The Ambitions of Man

There is a record in the Royal Archives of the Central Repository in the First Galaxy that speaks of a unique species that made First Contact with the Galactic Council many millennia ago. Very few know of its existence and even fewer realize its significance as the species went extinct before Second Contact was established or any induction into the Council could be arranged.

This unique, warm-blooded species had evolved on a small, humid world rich in carbon resource in a newer part of the universe. While their planet had seen a number of previous extinction events, their species had managed to climb the consciousness ladder to a point where they began reaching out into space, as all species tend to do at this point.

Indeed, it was one of these early space probes that bounced a signal off a supernova’s flare and pushed its beam all the way to the Fringe Planets. Here a minor satellite relay picked the signal up and alerted the Council of it. Article 15 states that all new life and First Encounters are both to be recorded and assumed to be friendly unless proven otherwise.

Hence, the meticulous records in the Royal Archives.

Once the signal from the probe had been both deciphered and its source and original trajectory reverse engineered, the Council–following Article 15–sent out a reconnaissance party to establish Second Contact.

But, by the time the recon party had rendezvoused with their Origin Planet, they had self-destructed their own species. This is not untypical of these far-flung worlds and primitive lifeforms. Indeed, the entire planet was now lifeless from a low-grade nuclear apocalypse. The fact that their planet was mostly water had furthered the spread of the radiation as rain, weather, clouds and currents had swept it throughout their Eco-system, resulting in total ecological failure and the end of life on that planet.

The soldiers and diplomats in the recon ship had left and the Royal Archivists had moved in to document what had happened, map what they could and record the rest for posterity’s sake.

And here is where the record gets strange…

The geneticists recreating and mapping the intelligent specie’s DNA found it to be human. Not partially or similar to but entirely, completely and unmistakably human, like the Founders of the Council from the First Galaxy.

Now similar species have been found to evolve entirely independently before. Life often deals with recurring challenges similarly, hence genetic outputs can often look similar. In very rare cases, the independently-evolved DNA of two species is close enough to breed.

But never has a species been found to be exactly like another. Every single strand of DNA. Every detour, every flaw, down to even the junk portions.

Exactly the same.

The Council immediately began debating whether this was a lost settlement? Maybe a nomadic split billions of years ago had sent a small sub-set of humans to this planet?

But then this bunch of humans would have needed inter-stellar technology and, surely, would have retained that knowledge? Yet their world had had only rudimentary technology after millions of years of evolution as evidenced by their probe. Maybe they had lost the technology they had once brought with them?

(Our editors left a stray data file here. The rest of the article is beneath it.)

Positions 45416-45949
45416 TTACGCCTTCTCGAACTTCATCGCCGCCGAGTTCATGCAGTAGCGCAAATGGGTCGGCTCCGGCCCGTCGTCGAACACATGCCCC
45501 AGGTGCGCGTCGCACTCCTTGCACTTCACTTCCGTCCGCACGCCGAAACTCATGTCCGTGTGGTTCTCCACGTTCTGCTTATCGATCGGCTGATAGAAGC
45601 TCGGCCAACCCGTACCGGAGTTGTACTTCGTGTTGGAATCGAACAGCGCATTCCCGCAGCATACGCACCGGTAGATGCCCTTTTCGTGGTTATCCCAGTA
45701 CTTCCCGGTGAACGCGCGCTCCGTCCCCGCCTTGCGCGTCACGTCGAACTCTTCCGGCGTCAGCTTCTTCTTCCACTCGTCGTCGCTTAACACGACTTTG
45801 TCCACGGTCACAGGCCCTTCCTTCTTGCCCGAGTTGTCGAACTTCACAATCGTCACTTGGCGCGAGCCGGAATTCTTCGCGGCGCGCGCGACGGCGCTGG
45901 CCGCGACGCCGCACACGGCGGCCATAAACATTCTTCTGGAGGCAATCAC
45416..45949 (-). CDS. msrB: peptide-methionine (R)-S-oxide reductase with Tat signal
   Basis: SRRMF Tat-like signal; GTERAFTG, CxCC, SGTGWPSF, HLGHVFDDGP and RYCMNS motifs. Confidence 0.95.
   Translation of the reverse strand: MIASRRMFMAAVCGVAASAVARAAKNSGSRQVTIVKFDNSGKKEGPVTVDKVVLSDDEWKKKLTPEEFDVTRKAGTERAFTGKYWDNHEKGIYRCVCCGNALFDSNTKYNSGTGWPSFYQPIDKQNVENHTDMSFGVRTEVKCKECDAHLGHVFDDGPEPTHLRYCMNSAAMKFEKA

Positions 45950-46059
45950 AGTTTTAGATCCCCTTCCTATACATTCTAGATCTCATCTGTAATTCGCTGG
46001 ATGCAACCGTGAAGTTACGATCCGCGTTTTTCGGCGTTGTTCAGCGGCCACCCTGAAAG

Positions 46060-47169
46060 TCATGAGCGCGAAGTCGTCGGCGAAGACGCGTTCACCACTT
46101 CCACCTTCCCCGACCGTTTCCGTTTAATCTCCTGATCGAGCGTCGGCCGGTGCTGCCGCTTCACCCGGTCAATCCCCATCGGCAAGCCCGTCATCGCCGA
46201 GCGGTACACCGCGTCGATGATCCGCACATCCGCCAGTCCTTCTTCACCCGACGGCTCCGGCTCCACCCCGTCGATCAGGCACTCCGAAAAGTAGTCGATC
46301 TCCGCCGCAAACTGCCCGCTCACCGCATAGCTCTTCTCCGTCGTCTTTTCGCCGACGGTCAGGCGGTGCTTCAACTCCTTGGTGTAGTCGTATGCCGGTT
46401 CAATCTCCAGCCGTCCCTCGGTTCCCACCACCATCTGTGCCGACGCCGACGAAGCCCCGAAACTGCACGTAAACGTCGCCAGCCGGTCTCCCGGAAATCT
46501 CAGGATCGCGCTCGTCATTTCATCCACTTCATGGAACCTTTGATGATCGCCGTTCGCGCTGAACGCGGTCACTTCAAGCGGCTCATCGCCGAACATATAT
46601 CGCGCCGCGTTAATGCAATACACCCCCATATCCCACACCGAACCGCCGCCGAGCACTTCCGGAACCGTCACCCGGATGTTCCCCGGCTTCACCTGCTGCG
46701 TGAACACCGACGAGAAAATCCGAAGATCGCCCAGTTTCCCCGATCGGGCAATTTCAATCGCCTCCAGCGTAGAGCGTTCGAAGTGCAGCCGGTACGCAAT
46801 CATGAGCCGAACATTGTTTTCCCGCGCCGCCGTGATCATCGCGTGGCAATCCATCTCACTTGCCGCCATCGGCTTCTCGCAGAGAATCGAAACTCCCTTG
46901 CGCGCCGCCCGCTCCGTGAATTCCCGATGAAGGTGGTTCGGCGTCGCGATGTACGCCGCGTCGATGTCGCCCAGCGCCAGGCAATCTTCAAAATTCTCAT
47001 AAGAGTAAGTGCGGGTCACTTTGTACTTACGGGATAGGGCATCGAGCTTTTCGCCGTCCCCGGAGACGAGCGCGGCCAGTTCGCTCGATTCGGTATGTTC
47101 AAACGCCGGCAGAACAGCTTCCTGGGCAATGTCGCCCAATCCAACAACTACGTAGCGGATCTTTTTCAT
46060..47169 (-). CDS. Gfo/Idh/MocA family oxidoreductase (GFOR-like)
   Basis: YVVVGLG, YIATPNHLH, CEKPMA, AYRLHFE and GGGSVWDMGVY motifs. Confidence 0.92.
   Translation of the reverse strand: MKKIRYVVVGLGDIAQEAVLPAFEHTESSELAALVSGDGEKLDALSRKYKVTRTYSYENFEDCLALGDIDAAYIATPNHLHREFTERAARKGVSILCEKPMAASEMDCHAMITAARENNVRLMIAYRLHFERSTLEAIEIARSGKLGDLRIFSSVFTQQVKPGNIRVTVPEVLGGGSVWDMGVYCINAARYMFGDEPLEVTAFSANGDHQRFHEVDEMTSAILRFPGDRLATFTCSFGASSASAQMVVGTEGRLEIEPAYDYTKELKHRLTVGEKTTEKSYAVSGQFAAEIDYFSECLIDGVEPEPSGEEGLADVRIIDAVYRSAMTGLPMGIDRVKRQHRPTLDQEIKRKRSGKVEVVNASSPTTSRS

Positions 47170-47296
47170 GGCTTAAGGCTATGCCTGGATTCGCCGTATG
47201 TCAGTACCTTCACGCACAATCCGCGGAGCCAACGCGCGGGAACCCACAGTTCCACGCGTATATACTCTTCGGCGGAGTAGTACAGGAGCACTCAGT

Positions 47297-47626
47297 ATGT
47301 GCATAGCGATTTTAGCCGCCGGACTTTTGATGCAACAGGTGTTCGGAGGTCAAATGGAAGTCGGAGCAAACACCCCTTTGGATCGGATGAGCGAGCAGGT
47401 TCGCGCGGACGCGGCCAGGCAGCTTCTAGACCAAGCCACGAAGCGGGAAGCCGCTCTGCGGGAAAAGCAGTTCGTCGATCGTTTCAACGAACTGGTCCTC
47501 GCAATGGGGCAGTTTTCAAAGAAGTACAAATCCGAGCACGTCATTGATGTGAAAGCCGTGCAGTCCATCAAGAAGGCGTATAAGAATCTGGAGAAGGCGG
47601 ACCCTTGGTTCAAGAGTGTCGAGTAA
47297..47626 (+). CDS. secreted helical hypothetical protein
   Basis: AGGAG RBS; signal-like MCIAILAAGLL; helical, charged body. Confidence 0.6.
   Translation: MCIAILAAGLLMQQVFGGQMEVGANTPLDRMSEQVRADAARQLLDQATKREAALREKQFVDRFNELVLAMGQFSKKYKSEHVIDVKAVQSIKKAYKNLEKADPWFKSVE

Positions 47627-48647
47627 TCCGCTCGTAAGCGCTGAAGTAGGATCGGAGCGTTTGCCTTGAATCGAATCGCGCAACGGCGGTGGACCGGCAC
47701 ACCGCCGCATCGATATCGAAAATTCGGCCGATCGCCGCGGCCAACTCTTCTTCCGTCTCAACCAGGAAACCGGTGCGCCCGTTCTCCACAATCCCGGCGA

But there was the evidence of evolution. It was unmistakably embedded all over that lifeless rock floating through distant space. Fossils revealed by deep scan showing life’s evolutionary journey over roughly three billion years and how it had naturally and precisely arrived at a human genetic output.

No, all indications were that this species of humans had independently evolved of the Founding Fathers. And, however statistically improbably–but not impossible–this specie’s genes were identical ours. Which, of course, implied that they would have identical emotions, impulses, strengths and weaknesses as us.

Yet they had self-destructed while we ruled the cosmos from the head of the Council.

Had they been unlucky? Or had we been lucky? Had we evolved beyond their flaws, or did we still have the propensity to self-destruct?

These were not just difficult questions but politically awkward ones. To question the Council’s founders and its current leaders would weaken the control that they exerted in such delicately broad spheres.

A quiet and unpopular decision was made by the Council. The record was archived, the planet harvested and the event quickly and forceably forgotten by those few and unfortunate low-ranking individuals who were privy to it.

And then life continued…

While most of anyone could find these awkward records, few would actually be looking. And, amongst the gigantic Royal Archives of all the species and all the encounters ever made across the vast, cold and statistically-probable galaxies and universes, even fewer would appreciate the significance of the record.

For are they us and their doom their own, or are we them and their apocolypse a foreshadowing of an inevitable conclusion hard-wired into our genes.

No one knows, nor–do I suspect–we ever will until it is too late.